Two Poems by Robert Okaji
You keep returning and I can’t say why.
I wake in the shrouded room and lie still for hours.
Sometimes you speak through the siding’s wind rattle,
in the rasping shingles or the gutter’s drain.
But who interprets these phrases?
No friend. No dictionary.
The dog barks at nothing and chases his tail
to exhaustion. Unlike sound,
light cannot penetrate these windows.
Perhaps the answer lies in the page’s hollow, between
words, or at the free end of a kite’s anchor,
wedged within clouds, echoing
like a cough in a decade’s breath
hammering down after a long illness.
I question afterlife, but dying continues.
First published in Shadowtrain, August, 2015
To sweeten the dish, add salt. To bear the pain,
render the insoluble. She envied
the past its incursions, yet the past yields to all,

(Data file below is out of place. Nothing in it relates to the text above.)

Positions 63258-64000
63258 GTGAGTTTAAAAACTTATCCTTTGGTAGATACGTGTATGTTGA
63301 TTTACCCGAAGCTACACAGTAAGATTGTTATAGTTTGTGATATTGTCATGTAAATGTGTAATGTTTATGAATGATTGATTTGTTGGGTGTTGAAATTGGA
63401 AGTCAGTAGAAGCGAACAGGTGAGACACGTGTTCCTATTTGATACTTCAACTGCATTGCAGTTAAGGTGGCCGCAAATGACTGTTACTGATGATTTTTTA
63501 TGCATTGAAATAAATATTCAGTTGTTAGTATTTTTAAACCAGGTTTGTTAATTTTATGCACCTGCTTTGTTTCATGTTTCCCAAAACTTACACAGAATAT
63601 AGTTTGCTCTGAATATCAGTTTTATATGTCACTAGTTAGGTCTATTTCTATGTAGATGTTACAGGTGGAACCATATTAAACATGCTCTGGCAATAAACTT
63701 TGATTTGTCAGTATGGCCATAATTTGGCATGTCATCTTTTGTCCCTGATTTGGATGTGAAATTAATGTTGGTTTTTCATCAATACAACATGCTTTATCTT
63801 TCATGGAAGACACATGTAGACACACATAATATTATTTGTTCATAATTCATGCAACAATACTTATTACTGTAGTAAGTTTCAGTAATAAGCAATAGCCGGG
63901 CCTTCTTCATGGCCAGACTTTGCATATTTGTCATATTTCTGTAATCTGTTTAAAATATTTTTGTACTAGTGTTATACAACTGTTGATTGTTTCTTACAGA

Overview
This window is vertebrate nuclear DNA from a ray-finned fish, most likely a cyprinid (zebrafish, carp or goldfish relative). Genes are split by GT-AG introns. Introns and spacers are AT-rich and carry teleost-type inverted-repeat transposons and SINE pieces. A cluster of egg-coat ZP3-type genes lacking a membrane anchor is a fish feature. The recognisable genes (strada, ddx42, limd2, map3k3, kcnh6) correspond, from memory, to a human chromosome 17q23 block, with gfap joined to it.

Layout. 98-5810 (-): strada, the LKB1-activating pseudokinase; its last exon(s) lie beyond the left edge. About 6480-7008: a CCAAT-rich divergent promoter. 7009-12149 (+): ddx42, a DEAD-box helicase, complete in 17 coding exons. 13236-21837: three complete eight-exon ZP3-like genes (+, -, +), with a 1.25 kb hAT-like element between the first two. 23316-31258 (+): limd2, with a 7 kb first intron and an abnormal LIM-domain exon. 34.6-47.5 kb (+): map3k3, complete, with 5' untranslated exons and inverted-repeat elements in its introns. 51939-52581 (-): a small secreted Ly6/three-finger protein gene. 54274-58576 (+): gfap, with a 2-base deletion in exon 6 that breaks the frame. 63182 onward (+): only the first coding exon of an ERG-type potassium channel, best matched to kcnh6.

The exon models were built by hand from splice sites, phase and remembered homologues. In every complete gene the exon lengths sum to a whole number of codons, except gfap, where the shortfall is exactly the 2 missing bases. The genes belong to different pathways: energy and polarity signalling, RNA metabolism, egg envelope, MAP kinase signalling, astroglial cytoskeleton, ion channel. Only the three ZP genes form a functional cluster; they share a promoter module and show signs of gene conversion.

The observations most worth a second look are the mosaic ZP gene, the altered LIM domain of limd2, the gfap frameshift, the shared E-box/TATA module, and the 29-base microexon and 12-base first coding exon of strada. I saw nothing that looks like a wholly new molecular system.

avoidance to acceptance, trees to smoke.
My mother brought to this country a token of her death to come.
Now it sits on my shelf bearing implements of music.
In her last days I played Sakura on the mandolin,
trusting that she might find comfort
in the blossoms fluttering through the failing notes,
a return to mornings
of tea and rice, of
warmth and paper walls and deep laughter.
Today the rain spells forgive
and every idea becomes form, every shadow a symptom,
each gesture a word, a naming in silence.
Scatter me in air I’ve never breathed.
First published in Extract(s), March, 2013
Robert Okaji lives in Texas and occasionally works on a ranch. The author of several chapbooks, his work has appeared or is forthcoming in Vox Populi, Panoply, Kissing Dynamite, Formidable Woman and elsewhere.